Newspaper article Pittsburgh Post-Gazette (Pittsburgh, PA)

Girl-Group Meetings with Fans Help Push Japanese Music Sales to No. 1

Newspaper article Pittsburgh Post-Gazette (Pittsburgh, PA)

Girl-Group Meetings with Fans Help Push Japanese Music Sales to No. 1

Article excerpt


Ritsuhiko Tajima has about 100 CDs by his favorite artist, Japanese girl-group AKB48, many of them copies of the same disk. The attraction? The CDs often include tickets to events where he can briefly meet his idols.

"I don't think I'll ever get tired of them," the 28-year-old nursing assistant said as he waited in line at the group's Tokyo theater for a monthly sale of limited-edition photos of its members. "They're pop stars I can come visit."

Fans like Mr. Tajima helped consumer music revenue in Japan grow 3 percent last year to $4.3 billion, topping the United States to become the world's largest market, according to the Recording Industry Association of Japan. Music sales in the country rose for the first time in five years, led by tunes delivered on CDs and other physical media, bucking the trend in developed markets as cheaper downloads gain ground. Physical media made up 82 percent of Japanese music sales last year, versus 37 percent in the U.S., the recording industry group says.

Much of Japan's strength can be attributed to acts like AKB48, which has boosted sales of music in physical formats through innovative marketing such as CDs packaged with tickets to the handshake events and ballots that let fans vote online for their favorite singers.

AKB48's miniskirted members perform in three groups of about 20 each at the 250-seat theater. Formed in 2005, AKB48 is the nation's top-selling girl band, spawning three sister acts in Japan and two abroad. Sony Corp., which has the second-largest share of Japan's music market, started a rival group called Nogizaka 46 last year to compete with AKB48, a Sony artist before leaving in 2008 for closely held King Record Co.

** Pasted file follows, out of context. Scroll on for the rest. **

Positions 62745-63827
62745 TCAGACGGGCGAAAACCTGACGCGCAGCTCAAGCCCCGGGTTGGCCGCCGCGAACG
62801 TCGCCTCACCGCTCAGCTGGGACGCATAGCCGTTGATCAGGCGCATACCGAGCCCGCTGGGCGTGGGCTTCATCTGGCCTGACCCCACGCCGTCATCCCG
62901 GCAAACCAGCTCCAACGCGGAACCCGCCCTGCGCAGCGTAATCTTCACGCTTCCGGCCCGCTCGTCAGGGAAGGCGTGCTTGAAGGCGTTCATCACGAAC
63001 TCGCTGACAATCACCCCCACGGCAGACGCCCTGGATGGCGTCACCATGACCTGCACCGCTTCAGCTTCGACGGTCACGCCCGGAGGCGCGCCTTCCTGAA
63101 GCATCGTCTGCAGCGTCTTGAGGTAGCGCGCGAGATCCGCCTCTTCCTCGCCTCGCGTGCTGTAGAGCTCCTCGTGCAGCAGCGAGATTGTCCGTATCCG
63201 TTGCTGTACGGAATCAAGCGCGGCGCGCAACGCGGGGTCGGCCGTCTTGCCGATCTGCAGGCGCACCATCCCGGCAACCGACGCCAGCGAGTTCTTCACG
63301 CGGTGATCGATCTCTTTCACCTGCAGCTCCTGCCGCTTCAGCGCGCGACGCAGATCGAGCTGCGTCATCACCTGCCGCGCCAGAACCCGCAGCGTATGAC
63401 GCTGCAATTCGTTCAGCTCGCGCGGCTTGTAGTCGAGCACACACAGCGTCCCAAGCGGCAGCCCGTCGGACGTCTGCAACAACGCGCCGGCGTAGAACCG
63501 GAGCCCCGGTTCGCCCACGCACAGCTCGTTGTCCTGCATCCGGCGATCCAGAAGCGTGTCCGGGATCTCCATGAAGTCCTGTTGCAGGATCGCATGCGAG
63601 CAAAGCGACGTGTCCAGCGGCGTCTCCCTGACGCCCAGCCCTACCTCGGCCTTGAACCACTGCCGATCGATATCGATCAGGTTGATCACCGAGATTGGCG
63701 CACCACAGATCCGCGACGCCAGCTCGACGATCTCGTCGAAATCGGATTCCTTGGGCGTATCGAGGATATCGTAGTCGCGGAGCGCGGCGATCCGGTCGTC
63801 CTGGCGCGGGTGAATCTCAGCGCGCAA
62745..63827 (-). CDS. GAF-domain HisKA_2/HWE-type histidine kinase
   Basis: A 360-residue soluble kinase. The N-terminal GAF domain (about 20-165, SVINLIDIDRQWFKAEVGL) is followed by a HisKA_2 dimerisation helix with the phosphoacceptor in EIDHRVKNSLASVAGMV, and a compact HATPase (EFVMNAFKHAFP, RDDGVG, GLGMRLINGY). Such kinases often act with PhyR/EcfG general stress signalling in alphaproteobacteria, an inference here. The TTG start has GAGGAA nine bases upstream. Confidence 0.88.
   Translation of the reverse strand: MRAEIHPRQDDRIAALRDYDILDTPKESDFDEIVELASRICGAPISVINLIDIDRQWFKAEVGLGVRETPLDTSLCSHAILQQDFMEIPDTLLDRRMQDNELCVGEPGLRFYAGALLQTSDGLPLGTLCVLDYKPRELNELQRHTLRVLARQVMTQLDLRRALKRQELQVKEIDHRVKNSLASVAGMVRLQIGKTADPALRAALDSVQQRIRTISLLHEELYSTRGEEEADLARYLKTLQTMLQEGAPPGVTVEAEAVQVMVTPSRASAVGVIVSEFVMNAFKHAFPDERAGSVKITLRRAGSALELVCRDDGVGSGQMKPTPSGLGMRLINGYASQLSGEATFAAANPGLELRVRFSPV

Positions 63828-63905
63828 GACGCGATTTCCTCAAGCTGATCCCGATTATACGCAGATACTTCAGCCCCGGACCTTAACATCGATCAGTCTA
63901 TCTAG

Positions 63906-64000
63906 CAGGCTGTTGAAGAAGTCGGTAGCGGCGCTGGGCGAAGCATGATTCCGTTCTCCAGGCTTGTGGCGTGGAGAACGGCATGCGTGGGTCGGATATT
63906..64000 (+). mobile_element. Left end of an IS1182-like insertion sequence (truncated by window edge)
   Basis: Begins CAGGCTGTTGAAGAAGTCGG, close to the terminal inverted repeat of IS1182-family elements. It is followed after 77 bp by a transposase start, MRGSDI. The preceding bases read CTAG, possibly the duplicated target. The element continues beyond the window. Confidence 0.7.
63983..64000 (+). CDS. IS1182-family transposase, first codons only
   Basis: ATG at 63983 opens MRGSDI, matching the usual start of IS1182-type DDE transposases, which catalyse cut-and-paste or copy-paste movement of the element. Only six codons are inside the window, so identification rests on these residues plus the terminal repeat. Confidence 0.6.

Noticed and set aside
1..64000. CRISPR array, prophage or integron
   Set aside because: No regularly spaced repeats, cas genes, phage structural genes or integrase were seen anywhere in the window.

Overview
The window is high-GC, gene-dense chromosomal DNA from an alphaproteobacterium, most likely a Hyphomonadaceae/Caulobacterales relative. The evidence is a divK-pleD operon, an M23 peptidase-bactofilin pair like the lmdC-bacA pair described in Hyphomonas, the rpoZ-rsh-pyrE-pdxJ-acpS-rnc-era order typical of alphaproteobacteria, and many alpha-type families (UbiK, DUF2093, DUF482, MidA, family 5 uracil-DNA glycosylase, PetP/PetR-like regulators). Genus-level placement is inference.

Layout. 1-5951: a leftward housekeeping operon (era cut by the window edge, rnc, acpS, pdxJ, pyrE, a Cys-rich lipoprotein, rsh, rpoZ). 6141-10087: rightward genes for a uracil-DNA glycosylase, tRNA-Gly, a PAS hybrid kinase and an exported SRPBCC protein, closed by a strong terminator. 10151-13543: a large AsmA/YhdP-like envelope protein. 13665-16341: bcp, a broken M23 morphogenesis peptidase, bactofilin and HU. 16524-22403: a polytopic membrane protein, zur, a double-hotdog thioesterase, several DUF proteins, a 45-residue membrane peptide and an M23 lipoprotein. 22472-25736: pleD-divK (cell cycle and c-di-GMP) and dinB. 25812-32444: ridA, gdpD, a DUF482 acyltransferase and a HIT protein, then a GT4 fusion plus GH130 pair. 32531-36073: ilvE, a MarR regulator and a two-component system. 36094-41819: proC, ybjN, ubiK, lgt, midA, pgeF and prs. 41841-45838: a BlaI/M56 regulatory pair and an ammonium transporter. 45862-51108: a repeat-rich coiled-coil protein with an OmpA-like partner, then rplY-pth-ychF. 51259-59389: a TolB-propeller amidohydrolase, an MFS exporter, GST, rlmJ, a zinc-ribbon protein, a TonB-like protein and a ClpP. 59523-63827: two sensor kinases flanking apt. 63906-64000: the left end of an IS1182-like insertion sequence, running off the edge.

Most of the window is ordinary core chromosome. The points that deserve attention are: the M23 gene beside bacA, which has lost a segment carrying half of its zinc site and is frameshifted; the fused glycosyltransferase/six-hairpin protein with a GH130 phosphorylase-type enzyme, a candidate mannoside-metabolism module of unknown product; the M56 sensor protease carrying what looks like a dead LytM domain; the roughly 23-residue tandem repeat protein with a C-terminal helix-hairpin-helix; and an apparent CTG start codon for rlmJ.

"Sony Music is betting its future to grow this idol group," Yasushi Akimoto, the lyricist and producer for Nogizaka 46 -- and producer of AKB48 -- says on the Nogizaka website.

Behind the success of Japan's girl groups is "a drastic change in the relationship with fans by involving them in the star-making process," said Hideki Take, a music commentator and disc jockey in Tokyo. After being chosen in amateur auditions, prospective new group members perform in small theaters where fans vote on which members will be featured.

"Unlike most stars selected by executives at recording companies, it's a fan-centered system," Mr. Take said. "The fans feel they are part of the success."

AKB48's singing and dancing teens are divided into three teams -- A, K and B -- that rotate performances every evening in a theater above a discount store in Tokyo's Akihabara district. Several times a year, they also hold events where tens of thousands of followers gather at convention halls across Japan for a chance to briefly meet their girl-band idols.

Nogizaka 46 is following a similar script, part of an effort by Sony to shore up domestic sales that have fallen in spite of the industry's strength. …

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